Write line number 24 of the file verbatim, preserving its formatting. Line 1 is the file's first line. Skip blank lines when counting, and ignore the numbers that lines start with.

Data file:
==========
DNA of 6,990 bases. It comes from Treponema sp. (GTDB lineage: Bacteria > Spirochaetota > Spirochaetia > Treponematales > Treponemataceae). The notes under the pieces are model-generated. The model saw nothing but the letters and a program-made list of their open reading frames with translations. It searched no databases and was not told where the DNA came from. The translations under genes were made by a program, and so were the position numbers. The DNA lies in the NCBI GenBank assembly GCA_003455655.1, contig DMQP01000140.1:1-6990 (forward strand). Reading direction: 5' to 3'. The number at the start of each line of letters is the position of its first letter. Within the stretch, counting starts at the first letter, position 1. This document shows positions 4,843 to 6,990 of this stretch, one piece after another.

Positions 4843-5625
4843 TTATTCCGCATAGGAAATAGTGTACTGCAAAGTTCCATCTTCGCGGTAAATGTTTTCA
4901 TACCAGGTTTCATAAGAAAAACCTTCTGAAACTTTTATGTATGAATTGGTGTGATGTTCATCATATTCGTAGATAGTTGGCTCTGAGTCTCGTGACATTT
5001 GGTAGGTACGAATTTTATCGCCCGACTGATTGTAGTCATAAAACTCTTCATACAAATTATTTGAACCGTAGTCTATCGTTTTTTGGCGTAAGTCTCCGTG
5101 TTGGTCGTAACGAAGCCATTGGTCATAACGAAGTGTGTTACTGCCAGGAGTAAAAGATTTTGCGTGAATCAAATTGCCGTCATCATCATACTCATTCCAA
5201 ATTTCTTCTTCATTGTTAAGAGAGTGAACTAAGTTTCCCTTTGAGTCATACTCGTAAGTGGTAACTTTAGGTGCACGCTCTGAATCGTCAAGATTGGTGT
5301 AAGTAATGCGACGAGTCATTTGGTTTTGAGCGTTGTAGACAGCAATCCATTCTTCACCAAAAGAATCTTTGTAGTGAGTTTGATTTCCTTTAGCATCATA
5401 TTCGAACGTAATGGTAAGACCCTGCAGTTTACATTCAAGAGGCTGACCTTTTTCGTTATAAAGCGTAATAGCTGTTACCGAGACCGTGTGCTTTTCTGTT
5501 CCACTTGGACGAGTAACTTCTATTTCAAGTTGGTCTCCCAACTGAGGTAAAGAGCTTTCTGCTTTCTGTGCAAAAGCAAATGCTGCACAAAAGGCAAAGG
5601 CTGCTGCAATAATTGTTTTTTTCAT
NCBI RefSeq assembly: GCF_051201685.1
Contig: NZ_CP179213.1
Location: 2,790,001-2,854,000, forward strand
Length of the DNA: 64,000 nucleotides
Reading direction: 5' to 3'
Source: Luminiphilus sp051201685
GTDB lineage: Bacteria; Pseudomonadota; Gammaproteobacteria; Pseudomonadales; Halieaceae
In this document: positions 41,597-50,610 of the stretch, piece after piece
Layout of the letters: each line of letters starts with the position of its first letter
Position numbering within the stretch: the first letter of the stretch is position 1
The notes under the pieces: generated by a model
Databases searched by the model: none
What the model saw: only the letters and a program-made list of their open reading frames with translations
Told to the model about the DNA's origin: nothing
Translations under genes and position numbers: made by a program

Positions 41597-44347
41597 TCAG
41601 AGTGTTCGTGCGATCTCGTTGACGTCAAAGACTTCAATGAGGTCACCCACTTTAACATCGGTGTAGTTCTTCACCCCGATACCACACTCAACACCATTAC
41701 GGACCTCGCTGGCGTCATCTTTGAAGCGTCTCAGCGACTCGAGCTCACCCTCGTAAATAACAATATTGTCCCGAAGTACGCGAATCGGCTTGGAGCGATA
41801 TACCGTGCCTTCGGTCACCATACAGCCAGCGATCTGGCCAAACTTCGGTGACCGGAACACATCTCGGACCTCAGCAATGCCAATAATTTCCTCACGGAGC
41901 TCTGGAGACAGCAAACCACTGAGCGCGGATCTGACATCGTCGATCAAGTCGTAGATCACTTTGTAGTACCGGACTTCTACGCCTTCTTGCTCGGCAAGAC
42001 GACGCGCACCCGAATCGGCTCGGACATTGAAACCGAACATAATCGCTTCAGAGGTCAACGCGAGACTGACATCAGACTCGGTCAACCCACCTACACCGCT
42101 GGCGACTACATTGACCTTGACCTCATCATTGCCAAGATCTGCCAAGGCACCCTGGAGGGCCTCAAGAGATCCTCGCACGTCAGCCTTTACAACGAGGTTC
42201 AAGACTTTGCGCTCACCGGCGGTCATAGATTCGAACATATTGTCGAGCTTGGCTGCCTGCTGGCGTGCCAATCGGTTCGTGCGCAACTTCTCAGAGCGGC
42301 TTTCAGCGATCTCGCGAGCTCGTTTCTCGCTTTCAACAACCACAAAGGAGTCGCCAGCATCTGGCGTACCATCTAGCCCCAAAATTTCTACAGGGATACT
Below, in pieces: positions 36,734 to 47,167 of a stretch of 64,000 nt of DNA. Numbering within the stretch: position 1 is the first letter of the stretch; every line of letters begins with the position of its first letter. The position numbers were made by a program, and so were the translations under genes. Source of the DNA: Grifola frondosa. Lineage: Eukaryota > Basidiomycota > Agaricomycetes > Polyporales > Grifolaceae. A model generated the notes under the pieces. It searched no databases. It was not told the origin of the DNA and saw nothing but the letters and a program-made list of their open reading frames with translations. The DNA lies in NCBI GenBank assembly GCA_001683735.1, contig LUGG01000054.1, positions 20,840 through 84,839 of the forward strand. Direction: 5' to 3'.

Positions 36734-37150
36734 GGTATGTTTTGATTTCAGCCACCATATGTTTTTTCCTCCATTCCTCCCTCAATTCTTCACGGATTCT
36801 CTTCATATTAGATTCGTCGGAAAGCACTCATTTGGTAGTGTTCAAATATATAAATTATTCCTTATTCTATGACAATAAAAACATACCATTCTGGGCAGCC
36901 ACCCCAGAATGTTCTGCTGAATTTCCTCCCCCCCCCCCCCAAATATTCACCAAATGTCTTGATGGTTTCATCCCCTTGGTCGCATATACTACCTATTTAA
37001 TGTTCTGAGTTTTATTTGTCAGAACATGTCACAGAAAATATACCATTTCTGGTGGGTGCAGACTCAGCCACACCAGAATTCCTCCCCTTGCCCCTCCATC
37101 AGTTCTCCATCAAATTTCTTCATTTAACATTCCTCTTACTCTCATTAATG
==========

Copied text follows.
What the model saw: only the letters and a program-made list of their open reading frames with translations